One of the milestones in our transition to literacy 2.0 teaching came several years ago when a student asked if she could write her book review on Amazon.com rather than on paper. Amber, who had read Who Will Tell My Brother? (Carvell, 2002), wanted to share her thoughts about the book with other people who had read it. She really enjoyed the poetic format of the book and at the same time was angry about the mascot issue raised in the story. She wanted to know if this kind of thing happened in other places or if it was “just fiction.” She wanted to connect with other readers, and she understood that this relatively new service would allow her to do so. As she said, “Nobody else in class has read it, but somebody out there has, and I wanna talk with them.” Despite our concerns about this new venue, we encouraged her to post a comment about the book and promised that we would read her comment and discuss it with her. Were we scared to let her share her developing voice with the whole world? Yes. Did we understand her desire to do so? Of course. And did we learn something along the way? You bet.

See All Chapters
Medium 9781855755079

5. Knowing What to Say: Sensing and Intuition

John K. DiTiberio Karnac Books ePub


In order to discover how Sensing and Intuition affect your writing, we want you to write a short paragraph on a common topic that people usually find easy to write about. No one except you will have to see this paragraph. Simply put on paper some ideas without worrying about how they’re coming across. Only a few sentences, or no more than a half page, will do.

In whatever way comes most naturally to you, write a short paragraph on the following topic: “A Spring Day.”

You may have felt twinges of anxiety during the writing that reminded you of required assignments in some English composition class. Or you may have had fun with the exercise. Either way, your paragraph can help you see how Sensing and Intuition are used differently to contribute to the process of knowing or finding out what you have to say while writing.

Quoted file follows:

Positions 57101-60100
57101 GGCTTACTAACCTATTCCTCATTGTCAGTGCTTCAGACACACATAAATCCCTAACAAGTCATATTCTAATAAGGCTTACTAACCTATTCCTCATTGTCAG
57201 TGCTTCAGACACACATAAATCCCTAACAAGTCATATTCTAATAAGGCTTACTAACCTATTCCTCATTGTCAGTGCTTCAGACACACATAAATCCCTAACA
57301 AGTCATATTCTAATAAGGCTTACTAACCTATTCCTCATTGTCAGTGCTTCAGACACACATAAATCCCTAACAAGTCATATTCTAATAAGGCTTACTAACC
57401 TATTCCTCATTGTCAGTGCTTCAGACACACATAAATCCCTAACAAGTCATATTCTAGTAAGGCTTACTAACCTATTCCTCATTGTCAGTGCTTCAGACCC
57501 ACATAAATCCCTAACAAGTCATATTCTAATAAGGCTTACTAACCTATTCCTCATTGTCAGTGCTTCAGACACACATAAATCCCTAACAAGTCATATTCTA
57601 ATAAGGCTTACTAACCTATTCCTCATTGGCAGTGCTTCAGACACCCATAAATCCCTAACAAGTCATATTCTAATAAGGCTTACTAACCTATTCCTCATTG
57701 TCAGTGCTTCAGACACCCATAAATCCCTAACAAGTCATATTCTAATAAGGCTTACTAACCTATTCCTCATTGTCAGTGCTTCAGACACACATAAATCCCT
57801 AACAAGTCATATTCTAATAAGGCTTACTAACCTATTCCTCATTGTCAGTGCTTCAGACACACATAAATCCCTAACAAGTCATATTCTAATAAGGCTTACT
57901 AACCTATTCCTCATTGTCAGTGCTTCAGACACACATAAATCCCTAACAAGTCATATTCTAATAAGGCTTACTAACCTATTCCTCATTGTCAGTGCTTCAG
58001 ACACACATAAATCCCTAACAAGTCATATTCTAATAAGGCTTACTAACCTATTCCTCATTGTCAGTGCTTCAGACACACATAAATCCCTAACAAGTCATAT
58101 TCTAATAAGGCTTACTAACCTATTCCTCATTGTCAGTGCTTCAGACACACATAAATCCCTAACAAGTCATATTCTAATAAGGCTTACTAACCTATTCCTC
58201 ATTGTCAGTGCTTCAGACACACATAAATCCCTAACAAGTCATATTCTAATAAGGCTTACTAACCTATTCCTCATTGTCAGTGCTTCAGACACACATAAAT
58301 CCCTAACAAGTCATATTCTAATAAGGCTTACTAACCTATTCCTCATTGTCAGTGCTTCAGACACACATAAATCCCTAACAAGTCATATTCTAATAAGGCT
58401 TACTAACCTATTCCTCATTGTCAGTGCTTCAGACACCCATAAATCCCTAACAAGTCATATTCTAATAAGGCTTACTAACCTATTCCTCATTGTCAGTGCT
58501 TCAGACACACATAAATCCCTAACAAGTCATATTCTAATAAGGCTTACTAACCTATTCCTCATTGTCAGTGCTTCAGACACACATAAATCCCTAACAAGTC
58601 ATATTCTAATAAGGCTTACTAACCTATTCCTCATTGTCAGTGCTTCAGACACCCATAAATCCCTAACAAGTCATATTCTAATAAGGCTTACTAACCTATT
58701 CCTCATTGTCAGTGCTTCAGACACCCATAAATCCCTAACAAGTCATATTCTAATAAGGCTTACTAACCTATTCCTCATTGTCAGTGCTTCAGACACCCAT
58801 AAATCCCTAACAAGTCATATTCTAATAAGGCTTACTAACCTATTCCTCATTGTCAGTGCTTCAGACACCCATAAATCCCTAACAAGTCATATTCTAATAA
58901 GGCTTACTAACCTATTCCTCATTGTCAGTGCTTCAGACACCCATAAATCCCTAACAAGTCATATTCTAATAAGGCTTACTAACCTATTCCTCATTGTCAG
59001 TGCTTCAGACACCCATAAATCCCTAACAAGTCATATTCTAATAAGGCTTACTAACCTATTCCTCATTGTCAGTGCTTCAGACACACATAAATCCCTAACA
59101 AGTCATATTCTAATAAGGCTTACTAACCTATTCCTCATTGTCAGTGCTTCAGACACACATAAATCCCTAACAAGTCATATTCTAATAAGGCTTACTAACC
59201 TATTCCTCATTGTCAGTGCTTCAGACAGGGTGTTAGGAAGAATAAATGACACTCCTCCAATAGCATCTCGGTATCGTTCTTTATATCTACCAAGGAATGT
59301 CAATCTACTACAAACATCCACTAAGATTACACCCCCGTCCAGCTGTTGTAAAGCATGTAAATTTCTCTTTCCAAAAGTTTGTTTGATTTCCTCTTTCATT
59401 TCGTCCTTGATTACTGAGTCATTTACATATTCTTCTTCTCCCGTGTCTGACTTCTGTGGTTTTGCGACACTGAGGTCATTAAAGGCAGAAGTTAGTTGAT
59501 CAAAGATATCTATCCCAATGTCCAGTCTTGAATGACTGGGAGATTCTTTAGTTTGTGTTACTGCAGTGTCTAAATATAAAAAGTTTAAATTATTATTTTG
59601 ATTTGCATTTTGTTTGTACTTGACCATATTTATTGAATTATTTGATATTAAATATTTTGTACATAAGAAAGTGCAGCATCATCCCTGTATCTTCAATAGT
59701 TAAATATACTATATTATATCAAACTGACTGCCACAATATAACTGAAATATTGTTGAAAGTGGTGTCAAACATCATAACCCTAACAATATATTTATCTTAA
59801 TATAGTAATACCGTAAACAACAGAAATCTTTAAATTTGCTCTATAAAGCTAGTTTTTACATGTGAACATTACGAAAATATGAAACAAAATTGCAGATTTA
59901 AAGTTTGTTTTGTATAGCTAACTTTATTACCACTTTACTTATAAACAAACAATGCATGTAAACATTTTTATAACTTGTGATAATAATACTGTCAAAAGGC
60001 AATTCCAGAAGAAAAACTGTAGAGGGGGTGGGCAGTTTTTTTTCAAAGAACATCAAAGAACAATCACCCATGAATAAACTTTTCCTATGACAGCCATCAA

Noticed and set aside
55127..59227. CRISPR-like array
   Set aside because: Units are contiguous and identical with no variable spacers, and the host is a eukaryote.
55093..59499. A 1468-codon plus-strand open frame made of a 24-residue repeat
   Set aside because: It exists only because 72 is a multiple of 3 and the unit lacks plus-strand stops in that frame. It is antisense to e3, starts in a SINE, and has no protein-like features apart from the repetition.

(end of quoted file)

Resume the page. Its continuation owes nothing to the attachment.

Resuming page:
Please note that in this chapter we will not focus so much on what you say while writing as on how you go about discovering or knowing what you want to say. What you say is a part of the finished product. Knowing or finding out what you will say is a part of your writing process.

See All Chapters
Medium 9781936765171

4 Intervening for English Learner Performance

Douglas Fisher Solution Tree Press ePub

The debate about the effects of accountability systems has produced one wide area of agreement—it has drawn overdue attention to the progress of students with learning and language differences. The shorthand of accountability-speak is that these groups comprise “significant subgroups”—that is, students whose socioeconomic, ethnic, language, and disability differences warrant our attention. However, any principal knows that the broad categories of significant subgroups can obscure the uniqueness of their members.

Response to instruction and intervention (RTI2) with English learners is complex because of the many factors that influence second language development. English learners deserve supplemental and intensive interventions, especially when their performance pales in compares with that of true peers, not just chronological ones.

• What are true peers?

• What is RTI2?

• What elements are necessary in quality core instruction?

• Is English language development (ELD) the same as Tier 2?

See All Chapters

See All Slices